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Brian Damas Thoman
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Brian Thoman’s Answers

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  • If i am charged with Grand Larceny can it be reduced to petty larcny?

    I am 19 years old, college student unemployed and really not a bad person, my dad killed his self in 2007 and me and my mom aren't close, im on my own and made a stupid discison, now im charged with a felony. Grand Larceny i am guilty i did it, is...

    Brian’s Answer

    First, do not post confessions of guilt ANYWHERE on the internet. Second, there is no guarantee that you will even be convicted of the crime. You need to consult with an attorney about how to proceed with your case. Although a plea agreement for what you desire is possible, the prosecution does not have to offer anything to you. Seek legal representation immediately, and if you can't afford a lawyer, ask the court to evaluate you for a court appointed attorney.

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  • How does the state of Virginia define assault?

    I'm wondering if I need to take any action. I went on a date last night and when we went out to my truck he grabbed me and kissed me, I insisted I needed to go home. He told me to get in the car, and I did, rolling my eyes. But then he pushed me d...

    Brian’s Answer

    This is the crime of Battery. I would heed the instruction of my colleague and call your local police department or Commonwealth's Attorney's office if you would like to press charges, they can direct you on how to file the complaint.

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  • Is incest between siblings a crime?

    What if one sibling is a minor?

    Brian’s Answer

    Yes under Virginia Code Section 18.2-366. "Relations" between siblings is punishable by up to one year in jail and/or $2500 fine. If one of the siblings was of age and the other is a minor, the sibling who is over 18 could be prosecuted for statutory rape as well, even if the encounter was agreed upon by both siblings. The age of each sibling and even the age difference between the siblings will determine if the charge is a misdemeanor or a felony.

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  • The military will not accept me so if i expunge my case from happend in va can i join? i got no convictions!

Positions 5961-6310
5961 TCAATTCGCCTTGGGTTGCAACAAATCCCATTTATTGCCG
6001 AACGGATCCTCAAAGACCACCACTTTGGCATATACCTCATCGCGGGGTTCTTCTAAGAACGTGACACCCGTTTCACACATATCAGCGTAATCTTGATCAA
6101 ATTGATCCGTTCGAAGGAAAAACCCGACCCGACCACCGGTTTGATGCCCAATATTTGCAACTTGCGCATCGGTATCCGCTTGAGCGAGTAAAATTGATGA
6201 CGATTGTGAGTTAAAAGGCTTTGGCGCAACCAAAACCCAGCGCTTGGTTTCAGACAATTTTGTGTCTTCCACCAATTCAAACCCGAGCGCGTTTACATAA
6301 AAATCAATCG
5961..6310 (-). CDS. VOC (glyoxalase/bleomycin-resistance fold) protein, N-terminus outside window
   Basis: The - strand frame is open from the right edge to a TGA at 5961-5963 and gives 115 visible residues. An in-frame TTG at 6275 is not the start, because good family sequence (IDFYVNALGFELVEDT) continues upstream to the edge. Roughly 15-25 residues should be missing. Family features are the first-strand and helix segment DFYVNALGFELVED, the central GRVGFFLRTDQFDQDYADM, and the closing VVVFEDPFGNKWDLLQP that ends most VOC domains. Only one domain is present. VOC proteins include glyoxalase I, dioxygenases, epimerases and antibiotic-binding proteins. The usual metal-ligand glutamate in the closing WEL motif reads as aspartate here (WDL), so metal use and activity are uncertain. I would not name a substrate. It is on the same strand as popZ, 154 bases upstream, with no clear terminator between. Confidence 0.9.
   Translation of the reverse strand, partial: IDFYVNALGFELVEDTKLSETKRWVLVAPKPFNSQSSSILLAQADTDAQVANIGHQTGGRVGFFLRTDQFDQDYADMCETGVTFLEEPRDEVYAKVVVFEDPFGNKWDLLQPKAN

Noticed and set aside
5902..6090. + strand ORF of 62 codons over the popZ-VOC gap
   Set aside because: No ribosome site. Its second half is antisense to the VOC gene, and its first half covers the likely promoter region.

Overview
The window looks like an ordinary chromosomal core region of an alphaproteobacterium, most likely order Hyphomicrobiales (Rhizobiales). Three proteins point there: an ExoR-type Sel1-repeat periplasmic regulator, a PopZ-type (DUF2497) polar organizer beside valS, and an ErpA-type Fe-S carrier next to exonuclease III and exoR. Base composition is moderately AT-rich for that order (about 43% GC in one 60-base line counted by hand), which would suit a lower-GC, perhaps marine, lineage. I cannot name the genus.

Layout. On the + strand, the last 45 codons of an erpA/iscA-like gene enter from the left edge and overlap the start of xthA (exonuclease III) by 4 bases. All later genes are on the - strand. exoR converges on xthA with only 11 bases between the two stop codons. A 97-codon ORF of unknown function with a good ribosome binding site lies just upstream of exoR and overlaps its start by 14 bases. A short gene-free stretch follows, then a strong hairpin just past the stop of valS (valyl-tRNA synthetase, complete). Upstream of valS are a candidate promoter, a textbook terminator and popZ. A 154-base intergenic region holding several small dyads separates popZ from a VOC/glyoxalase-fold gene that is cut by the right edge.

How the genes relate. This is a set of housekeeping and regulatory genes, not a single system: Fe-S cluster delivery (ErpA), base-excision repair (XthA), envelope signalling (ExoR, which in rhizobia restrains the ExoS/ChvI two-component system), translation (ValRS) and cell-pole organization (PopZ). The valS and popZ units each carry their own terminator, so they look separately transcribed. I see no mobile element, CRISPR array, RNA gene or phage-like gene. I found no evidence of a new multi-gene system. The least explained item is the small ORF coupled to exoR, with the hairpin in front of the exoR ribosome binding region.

i was arrested for 6 misdomeanors and did community service did fines etc but i have no convictions on my plate! but the military wont accept me!

    Brian’s Answer

    It will depend on what your charges were... Consult with a local attorney to determine if you are eligible for expungement. Feel free to contact me through the link below if you would like a few names of local attorneys that may be able to help you.

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  • Can I face criminal charges for using a fake social security to apply for a place to live. My application was rejected.

    I used a fake social security to get a place to live and it was rejected, Now the owner is threatening me of using that against me

    Brian’s Answer

    In Virginia, the charge taken out against you would most likely be Identity Theft, under section 18.2-186.3. The "reader's digest" version of the long statute says that if you use any identifying information (SS# is a type of identifying information) for anyone dead or alive, REAL OR FAKE, in order to benefit in certain ways then you may be able to be convicted.

    This is by no means a comprehensive analysis of the statute, but with the information you've provided above I do believe that a magistrate may find that there is probable cause to issue a warrant. You ABSOLUTELY need to contact an attorney immediately to find out what course of action you should take. If you would like, you may contact me and I would be willing to refer you to any number of local attorney's close to you that could help. You can contact me through my website by clicking the link below.

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  • Can police or probation officer search my room if my roommate is on felony probation?

    I rent a room at a house, and have 4 other roommates. Two roommates are a couple that are on the lease, and myself and another roommate are just renting a room. The other roommate has just disclosed that he is being placed on felony probation f...

    Brian’s Answer

    • Selected as best answer